Malaysia to allow some mosques to reopen for Friday prayers – dpa international

dpa

Reading Islamic verse at the national mosque in Kuala Lumpur in 2016 (Simon Roughneen)

KUALA LUMPUR – Malaysian authorities will allow 88 mosques to hold Islamic Friday prayers this week in a relaxation of curbs imposed on places of worship due to the coronavirus pandemic.

Up to 30 people will be allowed enter the mosques to pray as long as they “observe social distancing, practice sanitizing and get details [of those who enter] for record purposes,” said Zulkifli Mohamad, Malaysia’s Minister for Islamic Affairs.

The reopening of some mosques comes ahead of the end of the Muslim holy month of Ramadan, scheduled for May 24. Around 60 per cent of Malaysia’s 32 million residents are Muslim.

A strictly policed lockdown was imposed in Malaysia on March 18 following a spike in cases of the novel coronavirus.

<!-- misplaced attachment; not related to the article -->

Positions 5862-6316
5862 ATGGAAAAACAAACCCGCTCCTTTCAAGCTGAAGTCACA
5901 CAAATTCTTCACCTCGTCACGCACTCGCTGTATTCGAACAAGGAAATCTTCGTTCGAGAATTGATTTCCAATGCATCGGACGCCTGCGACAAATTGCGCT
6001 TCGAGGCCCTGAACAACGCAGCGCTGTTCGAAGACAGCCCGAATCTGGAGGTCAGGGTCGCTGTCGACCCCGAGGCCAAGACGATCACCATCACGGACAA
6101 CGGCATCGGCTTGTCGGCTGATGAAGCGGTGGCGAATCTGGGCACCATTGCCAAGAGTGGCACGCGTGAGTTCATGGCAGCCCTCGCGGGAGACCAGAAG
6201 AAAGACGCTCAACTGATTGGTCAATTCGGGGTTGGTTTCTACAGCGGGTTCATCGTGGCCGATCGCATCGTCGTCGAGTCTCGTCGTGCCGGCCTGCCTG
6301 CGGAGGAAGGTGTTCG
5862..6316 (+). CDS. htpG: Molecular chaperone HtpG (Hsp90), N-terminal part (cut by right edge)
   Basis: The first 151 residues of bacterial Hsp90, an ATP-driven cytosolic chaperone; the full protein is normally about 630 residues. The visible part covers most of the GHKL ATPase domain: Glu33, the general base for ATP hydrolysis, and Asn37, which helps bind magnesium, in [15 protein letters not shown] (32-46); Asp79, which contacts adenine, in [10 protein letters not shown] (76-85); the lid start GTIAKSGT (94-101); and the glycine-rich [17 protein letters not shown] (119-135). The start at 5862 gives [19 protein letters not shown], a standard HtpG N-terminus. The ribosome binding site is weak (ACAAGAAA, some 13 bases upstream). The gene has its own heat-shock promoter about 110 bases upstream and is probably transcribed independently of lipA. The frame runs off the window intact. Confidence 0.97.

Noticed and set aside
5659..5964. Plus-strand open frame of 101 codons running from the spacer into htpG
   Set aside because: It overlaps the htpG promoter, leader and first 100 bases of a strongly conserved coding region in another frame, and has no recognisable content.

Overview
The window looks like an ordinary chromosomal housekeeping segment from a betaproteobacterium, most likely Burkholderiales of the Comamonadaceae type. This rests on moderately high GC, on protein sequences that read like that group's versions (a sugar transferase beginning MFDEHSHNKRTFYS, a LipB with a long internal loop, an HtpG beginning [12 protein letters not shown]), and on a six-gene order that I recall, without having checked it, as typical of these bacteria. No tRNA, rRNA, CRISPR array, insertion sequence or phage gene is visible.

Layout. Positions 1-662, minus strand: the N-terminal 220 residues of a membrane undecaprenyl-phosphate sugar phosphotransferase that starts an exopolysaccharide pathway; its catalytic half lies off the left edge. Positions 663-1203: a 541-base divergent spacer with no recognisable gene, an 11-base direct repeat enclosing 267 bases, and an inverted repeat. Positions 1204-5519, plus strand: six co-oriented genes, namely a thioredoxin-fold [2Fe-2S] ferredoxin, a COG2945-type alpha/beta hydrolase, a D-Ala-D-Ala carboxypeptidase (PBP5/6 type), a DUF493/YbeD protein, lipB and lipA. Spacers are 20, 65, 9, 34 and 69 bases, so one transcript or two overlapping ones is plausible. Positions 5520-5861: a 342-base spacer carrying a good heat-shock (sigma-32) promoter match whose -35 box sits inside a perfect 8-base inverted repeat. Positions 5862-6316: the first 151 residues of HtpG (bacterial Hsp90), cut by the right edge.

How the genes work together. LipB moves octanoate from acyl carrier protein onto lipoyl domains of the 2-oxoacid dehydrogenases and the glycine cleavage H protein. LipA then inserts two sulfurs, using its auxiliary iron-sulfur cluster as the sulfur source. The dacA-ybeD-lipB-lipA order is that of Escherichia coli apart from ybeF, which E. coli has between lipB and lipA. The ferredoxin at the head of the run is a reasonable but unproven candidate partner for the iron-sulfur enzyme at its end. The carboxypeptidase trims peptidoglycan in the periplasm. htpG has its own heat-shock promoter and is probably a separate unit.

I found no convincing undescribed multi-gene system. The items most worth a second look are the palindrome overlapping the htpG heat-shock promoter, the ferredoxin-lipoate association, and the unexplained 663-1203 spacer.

Most of those cases were linked to an Islamic ceremony held in Kuala Lumpur’s outskirts in late February.

On May 4 the government lifted some restrictions after new cases dropped to around 50 a day. Many businesses were allowed to reopen, but a ban on large gatherings remains in place.

On Thursday, the Ministry of Health announced 40 new coronavirus cases. Of Malaysia’s 6,819 total recorded cases, nearly 80 per cent are now listed as recovered. The country has tallied 112 virus-related deaths.

Separately, police said on Friday that Minister Zulkifli had been reported for allegedly breaching social distancing rules in meetings held in his office during the lockdown.

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